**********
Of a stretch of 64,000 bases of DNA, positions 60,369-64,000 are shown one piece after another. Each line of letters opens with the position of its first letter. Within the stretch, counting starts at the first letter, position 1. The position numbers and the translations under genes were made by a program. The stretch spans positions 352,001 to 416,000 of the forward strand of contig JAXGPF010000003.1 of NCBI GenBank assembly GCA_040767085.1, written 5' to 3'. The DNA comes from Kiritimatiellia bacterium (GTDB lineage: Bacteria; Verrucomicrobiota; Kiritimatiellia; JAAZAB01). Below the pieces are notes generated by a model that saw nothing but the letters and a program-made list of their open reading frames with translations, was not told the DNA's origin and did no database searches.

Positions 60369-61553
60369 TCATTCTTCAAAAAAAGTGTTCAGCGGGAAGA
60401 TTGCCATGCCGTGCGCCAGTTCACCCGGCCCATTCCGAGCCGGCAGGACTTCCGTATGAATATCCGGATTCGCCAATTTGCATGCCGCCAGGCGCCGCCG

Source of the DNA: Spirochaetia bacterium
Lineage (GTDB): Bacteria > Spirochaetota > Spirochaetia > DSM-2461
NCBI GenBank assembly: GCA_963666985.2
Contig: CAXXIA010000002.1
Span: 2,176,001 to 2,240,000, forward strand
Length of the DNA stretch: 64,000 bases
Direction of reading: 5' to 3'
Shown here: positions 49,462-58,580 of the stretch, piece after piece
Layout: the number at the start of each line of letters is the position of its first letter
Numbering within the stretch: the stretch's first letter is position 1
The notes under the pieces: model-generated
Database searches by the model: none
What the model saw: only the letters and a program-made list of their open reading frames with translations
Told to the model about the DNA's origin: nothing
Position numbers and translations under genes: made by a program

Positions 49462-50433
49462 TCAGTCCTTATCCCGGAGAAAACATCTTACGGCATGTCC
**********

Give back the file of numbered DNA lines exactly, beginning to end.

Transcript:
Of a stretch of 64,000 bases of DNA, positions 60,369-64,000 are shown one piece after another. Each line of letters opens with the position of its first letter. Within the stretch, counting starts at the first letter, position 1. The position numbers and the translations under genes were made by a program. The stretch spans positions 352,001 to 416,000 of the forward strand of contig JAXGPF010000003.1 of NCBI GenBank assembly GCA_040767085.1, written 5' to 3'. The DNA comes from Kiritimatiellia bacterium (GTDB lineage: Bacteria; Verrucomicrobiota; Kiritimatiellia; JAAZAB01). Below the pieces are notes generated by a model that saw nothing but the letters and a program-made list of their open reading frames with translations, was not told the DNA's origin and did no database searches.

Positions 60369-61553
60369 TCATTCTTCAAAAAAAGTGTTCAGCGGGAAGA
60401 TTGCCATGCCGTGCGCCAGTTCACCCGGCCCATTCCGAGCCGGCAGGACTTCCGTATGAATATCCGGATTCGCCAATTTGCATGCCGCCAGGCGCCGCCG

Source of the DNA: Spirochaetia bacterium
Lineage (GTDB): Bacteria > Spirochaetota > Spirochaetia > DSM-2461
NCBI GenBank assembly: GCA_963666985.2
Contig: CAXXIA010000002.1
Span: 2,176,001 to 2,240,000, forward strand
Length of the DNA stretch: 64,000 bases
Direction of reading: 5' to 3'
Shown here: positions 49,462-58,580 of the stretch, piece after piece
Layout: the number at the start of each line of letters is the position of its first letter
Numbering within the stretch: the stretch's first letter is position 1
The notes under the pieces: model-generated
Database searches by the model: none
What the model saw: only the letters and a program-made list of their open reading frames with translations
Told to the model about the DNA's origin: nothing
Position numbers and translations under genes: made by a program

Positions 49462-50433
49462 TCAGTCCTTATCCCGGAGAAAACATCTTACGGCATGTCC